In her performance of “Stay” on SNL, emotions move across Rihanna’s mannequin face in suggestions: the suggestion of fear, of anger, of lust. Her vowels are closed off and her lips are full and red. As a viewer invested in Rihanna’s image, I get the sense that summoning this genuine pain from inside herself, which I do hear playing across the timber of her voice, takes whatever energy another performer might devote to reaching the audience. But instead of complaining that she doesn’t dance enough, we should shut up and feel lucky to get to watch this sexy, masochistic performance. We’re perverts, voyeurs, watching this beautiful woman squirm.
By comparison, Rihanna’s Grammys performance last night was more emotional. She seemed to have a hard time looking at the audience, where Chris Brown sat waiting to be shown on camera. When she sang, “All along it was a fever,” she looked sick, in pain, and we knew it was for him. ”I put my hands in the air, and said, ‘Show me something.’” This is a woman dying for the thrill of experience, and we’re living vicariously, buying into every flinch. We want her to want it. We want her to fall. We are the sadists to Rihanna’s masochist. When she mimes her lover’s words, scrunching her perfect nose in pain, “If you dare, come a little closer,” she could be speaking to us.
Someone behind Rihanna, maybe herself, is very smart, and very sick. Who keeps picking these autobiographical songs for her to sing? Who keeps her recording with and appearing with Chris Brown? Is this really love, or a brilliant publicist who understands how stars work, and that as consumers of Rihanna we want to see her struggle and lose?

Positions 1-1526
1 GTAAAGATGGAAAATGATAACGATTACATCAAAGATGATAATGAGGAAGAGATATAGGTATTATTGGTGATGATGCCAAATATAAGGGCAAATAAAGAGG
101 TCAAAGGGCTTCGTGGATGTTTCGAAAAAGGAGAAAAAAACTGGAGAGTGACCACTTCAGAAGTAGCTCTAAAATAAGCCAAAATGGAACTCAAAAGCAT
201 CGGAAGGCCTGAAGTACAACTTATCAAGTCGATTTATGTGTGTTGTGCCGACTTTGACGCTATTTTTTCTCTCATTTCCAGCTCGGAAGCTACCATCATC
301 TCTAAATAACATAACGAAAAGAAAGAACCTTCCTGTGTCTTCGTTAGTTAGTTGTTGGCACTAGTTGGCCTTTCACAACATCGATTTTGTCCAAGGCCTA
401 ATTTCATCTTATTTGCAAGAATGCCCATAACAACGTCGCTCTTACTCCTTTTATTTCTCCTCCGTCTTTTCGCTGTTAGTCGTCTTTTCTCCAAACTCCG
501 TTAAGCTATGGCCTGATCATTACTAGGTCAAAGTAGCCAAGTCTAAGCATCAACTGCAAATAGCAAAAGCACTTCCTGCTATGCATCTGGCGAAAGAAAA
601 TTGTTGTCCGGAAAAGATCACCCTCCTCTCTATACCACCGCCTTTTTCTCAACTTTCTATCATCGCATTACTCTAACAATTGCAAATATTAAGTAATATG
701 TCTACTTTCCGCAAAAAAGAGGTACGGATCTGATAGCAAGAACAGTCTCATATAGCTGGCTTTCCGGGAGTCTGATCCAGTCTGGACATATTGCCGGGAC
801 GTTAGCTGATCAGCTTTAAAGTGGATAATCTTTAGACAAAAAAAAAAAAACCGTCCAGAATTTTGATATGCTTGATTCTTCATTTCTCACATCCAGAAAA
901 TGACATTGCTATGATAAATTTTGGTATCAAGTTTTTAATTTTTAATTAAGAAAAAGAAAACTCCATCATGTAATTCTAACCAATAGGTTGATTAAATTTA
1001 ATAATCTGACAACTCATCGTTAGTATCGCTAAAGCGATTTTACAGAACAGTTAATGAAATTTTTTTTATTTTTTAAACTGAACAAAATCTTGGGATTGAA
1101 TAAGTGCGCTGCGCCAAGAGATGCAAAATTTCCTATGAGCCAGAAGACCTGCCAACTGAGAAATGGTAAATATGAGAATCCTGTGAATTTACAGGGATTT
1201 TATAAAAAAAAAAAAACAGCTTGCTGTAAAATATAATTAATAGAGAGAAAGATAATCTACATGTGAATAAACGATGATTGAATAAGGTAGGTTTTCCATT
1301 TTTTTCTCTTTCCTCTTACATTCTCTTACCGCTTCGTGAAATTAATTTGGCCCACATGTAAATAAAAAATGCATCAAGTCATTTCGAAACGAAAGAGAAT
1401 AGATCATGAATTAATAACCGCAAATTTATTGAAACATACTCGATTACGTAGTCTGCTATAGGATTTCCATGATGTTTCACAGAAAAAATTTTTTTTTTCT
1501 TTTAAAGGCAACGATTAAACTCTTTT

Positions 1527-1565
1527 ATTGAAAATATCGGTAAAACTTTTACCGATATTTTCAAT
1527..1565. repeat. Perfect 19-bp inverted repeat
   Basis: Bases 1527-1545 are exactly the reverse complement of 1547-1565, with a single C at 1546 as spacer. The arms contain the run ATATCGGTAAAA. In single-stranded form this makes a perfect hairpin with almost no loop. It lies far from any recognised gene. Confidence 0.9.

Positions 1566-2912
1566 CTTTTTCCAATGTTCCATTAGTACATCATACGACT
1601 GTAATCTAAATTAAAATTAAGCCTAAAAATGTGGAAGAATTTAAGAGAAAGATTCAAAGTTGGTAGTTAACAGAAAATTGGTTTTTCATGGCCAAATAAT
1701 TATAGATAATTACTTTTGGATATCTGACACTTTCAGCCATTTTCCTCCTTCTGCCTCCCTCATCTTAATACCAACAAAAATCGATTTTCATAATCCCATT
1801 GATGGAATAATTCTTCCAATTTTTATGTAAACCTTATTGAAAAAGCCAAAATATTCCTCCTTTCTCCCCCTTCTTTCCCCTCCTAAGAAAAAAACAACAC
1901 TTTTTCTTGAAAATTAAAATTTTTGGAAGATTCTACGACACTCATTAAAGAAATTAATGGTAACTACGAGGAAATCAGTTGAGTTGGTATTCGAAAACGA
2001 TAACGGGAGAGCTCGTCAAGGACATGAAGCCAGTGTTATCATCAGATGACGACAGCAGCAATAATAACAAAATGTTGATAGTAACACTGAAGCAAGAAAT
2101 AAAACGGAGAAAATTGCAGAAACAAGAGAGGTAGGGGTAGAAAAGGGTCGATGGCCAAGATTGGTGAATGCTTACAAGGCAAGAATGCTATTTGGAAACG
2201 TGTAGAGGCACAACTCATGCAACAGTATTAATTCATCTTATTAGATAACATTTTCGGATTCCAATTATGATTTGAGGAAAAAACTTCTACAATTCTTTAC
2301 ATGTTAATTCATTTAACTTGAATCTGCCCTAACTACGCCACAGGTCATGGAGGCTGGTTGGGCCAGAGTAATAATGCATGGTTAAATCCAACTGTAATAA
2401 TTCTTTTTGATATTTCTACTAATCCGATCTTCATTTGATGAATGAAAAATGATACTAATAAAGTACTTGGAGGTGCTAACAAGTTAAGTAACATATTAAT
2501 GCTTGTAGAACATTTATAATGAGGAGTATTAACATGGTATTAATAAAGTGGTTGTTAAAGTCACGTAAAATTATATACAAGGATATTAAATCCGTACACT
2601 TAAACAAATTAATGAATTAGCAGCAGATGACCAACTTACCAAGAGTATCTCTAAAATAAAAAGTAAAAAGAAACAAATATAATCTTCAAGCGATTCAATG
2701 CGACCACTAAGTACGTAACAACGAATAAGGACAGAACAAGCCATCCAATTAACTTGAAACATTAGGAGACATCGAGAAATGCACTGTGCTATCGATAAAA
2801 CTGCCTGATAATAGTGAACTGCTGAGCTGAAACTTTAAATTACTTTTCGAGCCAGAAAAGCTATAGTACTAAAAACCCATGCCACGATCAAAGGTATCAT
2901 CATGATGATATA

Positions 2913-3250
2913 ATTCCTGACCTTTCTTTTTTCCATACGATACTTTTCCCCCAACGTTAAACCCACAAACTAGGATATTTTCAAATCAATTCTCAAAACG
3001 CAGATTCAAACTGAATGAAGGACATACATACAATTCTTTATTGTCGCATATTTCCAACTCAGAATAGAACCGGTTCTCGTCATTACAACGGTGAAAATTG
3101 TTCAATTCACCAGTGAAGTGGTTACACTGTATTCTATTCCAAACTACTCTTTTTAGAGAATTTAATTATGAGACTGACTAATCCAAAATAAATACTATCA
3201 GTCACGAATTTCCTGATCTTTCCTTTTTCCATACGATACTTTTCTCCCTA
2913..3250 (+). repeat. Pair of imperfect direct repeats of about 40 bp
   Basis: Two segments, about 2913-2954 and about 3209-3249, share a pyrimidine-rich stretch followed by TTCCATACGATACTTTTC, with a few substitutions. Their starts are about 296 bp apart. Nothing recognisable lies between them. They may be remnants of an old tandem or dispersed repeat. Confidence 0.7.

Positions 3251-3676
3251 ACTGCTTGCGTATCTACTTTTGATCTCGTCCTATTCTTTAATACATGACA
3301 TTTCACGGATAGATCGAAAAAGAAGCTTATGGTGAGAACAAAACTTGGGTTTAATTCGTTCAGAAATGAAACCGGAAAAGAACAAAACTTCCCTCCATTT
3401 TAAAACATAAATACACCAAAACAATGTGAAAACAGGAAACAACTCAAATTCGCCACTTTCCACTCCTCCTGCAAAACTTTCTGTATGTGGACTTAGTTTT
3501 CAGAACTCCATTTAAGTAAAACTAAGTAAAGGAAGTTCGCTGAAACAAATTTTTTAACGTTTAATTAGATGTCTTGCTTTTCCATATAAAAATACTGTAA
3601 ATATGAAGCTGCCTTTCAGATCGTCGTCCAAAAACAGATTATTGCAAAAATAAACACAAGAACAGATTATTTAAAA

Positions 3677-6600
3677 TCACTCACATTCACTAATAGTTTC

At the end of his article, Frere-Jones wonders whether “appreciating Rihanna’s work may demand that we accept the idea that her disregard of herself is a source of freedom, or of power.” Frere-Jones’s “power,” I think, refers to some kind of feminine self-assurance, that is, empowerment. He is wondering whether Rihanna’s blasé, as a kind of self-expression of her own boredom, represents empowerment in the same way that Beyonce’s self-objectification as Stripper Queen of the Superbowl does. I don’t know whether Rihanna’s ennui means she’s empowered to not give a shit or whether, as her handlers might have us believe, she’s seriously hurting. But her inaccesibility is certainly central to her star power, because her stillness leaves blanks we color in with pain. Someone is inventing Rihanna as a tragic woman, the kind of sad sex kitten Marilyn Monroe turned into when the light was wrong. Rihanna’s songs are for us, and about us, about this fucked up relationship we’ve found ourselves in with her. “Just gonna stand there and watch me burn?” she asks us, then answers herself, “That’s all right, because I like the way it hurts.” Rihanna’s not the only one who loves her pain: we do, too. We’re watching every moan. Rihanna wants us to stay, and we will.